“That’s right, sor,” Hogan replied, and turned to his companions. “Put him in the boat; an’ mind ye handle him gintly—we’ll be sailing under him soon. Now, sor, if it’s yer pleasure, I’ll be after saying good-bye to ye, sor; an’ to ye, too,” he said, shaking hands with both punches. “Fer a sick la-ad ye’re a wonder, ye are that,” he smiled at Johnny, “but ye want to kape away from the water fronts. Good-bye to ye both, an’ a pleasant journey home. The town is tin miles to me right, over beyant them hills.”
“Good-bye, Hogan,” mumbled Hopalong gratefully. “Yo’re square all the way through; an’ if you ever get out of a job or in any kind of trouble that I can help you out of, come up to the Bar-20 an’ you won’t have to ask twice. Good luck!” And the two sore and aching punchers, wiser in the ways of the world, plodded doggedly towards the town, ten miles away.
The next morning found them in the saddle, bound for Dent’s hotel and store near the San Miguel Canyon. When they arrived at their destination and Johnny found there was some hours to wait for Red, his restlessness sent him roaming about the country, not so much “seeking what he might devour” as hoping something might seek to devour him. He was so sore over his recent kidnapping that he longed to find a salve. He faithfully promised Hopalong that he would return at noon.
DICK MARTIN STARTS SOMETHING
Dick Martin slowly turned, leaned his back against the bar, and languidly regarded a group of Mexicans at the other end of the room. Singly, or in combinations of two or more, each was imparting all he knew, or thought he knew about the ghost of San Miguel Canyon. Their fellow-countryman, new to the locality, seemed properly impressed. That it was the ghost of Carlos Martinez, murdered nearly one hundred years before at the big bend in the canyon, was conceded by all; but there was a dispute as to why it showed itself only on Friday nights, and why it was never seen by any but a Mexican. Never had a Gringo seen it. The Mexican stranger was appealed to: Did this not prove that the murder had been committed by a Mexican? The stranger affected to consider the question.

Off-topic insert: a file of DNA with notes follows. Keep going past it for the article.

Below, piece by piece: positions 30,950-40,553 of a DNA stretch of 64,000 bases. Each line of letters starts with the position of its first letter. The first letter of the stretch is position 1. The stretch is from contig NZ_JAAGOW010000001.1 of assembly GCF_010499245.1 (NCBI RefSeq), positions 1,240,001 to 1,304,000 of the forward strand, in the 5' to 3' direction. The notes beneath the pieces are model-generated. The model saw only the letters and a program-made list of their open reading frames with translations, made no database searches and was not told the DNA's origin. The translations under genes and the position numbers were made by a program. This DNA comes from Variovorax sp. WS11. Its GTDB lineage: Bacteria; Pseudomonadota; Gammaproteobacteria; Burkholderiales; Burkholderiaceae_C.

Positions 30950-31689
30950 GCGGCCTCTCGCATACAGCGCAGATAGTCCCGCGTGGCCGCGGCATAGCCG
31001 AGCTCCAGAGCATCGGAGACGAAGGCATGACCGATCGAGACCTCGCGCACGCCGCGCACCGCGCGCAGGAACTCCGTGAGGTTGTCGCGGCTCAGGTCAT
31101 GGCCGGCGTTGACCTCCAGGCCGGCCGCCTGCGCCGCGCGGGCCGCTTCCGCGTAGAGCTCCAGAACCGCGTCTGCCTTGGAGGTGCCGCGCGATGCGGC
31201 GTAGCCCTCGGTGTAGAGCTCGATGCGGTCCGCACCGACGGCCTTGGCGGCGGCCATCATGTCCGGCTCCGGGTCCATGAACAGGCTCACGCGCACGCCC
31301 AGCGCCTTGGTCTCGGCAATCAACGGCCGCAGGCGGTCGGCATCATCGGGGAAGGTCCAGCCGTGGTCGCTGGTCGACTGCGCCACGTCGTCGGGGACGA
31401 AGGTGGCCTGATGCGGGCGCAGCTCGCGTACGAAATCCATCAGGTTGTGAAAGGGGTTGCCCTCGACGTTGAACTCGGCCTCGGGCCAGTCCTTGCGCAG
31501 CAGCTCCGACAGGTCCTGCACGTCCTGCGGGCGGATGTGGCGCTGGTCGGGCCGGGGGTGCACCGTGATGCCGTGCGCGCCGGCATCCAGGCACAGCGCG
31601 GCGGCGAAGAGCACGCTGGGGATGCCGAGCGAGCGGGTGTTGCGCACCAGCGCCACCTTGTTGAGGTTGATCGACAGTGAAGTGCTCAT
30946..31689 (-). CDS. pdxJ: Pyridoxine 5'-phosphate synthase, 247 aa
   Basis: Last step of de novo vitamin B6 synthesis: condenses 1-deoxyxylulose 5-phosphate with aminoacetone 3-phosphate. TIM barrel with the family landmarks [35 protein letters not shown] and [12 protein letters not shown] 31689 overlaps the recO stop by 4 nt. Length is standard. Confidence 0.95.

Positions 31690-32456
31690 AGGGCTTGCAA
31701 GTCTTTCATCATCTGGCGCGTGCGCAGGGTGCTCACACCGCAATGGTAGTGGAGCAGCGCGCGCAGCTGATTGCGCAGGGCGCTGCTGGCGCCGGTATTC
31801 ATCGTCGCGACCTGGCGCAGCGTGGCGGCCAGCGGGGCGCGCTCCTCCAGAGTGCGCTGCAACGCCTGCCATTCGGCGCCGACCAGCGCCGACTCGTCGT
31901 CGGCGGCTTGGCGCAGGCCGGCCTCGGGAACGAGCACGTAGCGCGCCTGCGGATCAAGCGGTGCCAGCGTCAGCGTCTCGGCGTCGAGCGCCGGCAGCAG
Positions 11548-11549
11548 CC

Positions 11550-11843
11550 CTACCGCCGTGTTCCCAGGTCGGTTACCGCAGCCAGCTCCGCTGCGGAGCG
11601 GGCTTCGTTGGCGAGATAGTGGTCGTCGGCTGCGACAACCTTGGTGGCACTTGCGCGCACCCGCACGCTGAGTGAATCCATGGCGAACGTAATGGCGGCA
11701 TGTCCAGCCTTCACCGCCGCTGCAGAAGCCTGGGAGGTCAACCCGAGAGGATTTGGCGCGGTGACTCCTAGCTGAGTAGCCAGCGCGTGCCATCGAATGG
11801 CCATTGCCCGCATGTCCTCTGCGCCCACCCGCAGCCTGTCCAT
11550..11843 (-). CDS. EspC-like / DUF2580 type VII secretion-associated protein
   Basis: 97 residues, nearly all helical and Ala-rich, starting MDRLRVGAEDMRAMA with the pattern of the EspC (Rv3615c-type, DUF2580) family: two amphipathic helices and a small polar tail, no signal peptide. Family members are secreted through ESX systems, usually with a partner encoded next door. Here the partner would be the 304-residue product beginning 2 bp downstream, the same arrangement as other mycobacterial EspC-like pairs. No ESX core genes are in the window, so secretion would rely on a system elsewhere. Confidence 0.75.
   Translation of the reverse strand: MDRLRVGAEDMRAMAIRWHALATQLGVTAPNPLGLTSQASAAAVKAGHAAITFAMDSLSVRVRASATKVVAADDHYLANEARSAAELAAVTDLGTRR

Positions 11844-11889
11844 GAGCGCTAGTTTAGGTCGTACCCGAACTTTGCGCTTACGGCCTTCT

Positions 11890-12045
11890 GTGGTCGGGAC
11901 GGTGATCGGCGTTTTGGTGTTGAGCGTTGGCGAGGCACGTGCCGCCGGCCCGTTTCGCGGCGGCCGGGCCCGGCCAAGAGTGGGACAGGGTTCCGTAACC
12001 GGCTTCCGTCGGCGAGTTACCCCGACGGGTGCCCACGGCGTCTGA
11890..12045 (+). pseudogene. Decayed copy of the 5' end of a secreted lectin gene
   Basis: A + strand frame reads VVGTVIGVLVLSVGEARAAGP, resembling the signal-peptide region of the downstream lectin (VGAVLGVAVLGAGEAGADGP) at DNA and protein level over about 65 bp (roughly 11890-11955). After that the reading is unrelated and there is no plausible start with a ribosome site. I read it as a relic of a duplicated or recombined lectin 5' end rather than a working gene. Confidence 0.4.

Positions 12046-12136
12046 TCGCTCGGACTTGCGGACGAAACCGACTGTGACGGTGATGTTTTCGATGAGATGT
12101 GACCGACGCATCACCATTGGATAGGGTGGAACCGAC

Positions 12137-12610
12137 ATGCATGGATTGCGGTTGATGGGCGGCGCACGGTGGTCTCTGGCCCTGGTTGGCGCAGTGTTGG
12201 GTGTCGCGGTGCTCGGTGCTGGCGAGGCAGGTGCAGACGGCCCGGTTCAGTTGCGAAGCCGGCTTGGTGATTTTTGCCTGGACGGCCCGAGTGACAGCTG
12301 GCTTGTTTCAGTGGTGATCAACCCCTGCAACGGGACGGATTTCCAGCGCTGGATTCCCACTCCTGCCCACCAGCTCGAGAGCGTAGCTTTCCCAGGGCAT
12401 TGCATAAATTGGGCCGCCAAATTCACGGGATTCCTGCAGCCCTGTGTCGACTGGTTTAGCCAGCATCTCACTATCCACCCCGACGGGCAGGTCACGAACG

Martin surveyed them with outward impassiveness and inward contempt. A realist, a cynic, and an absolute genius with a Colt .45, he was well known along the border for his dare-devil exploits and reckless courage. The brainiest men in the Secret Service, Lewis, Thomas, Sayre, and even old Jim Lane, the local chief, whose fingers at El Paso felt every vibration along the Rio Grande, were not as well known—except to those who had seen the inside of Government penitentiaries—and they were quite satisfied to be so eclipsed. But the Service knew of the ghost, as it knew everything pertaining to the border, and gave it no serious thought; if it took interest in all the ghosts and superstitions peculiar to the Mexican temperament it would have no time for serious work. Martin once, in a spirit of savage denial, had wasted the better part of several successive Friday nights in the San Miguel, but to no avail. When told that the ghost showed itself only to Mexicans he had shrugged his shoulders eloquently and laughed, also eloquently.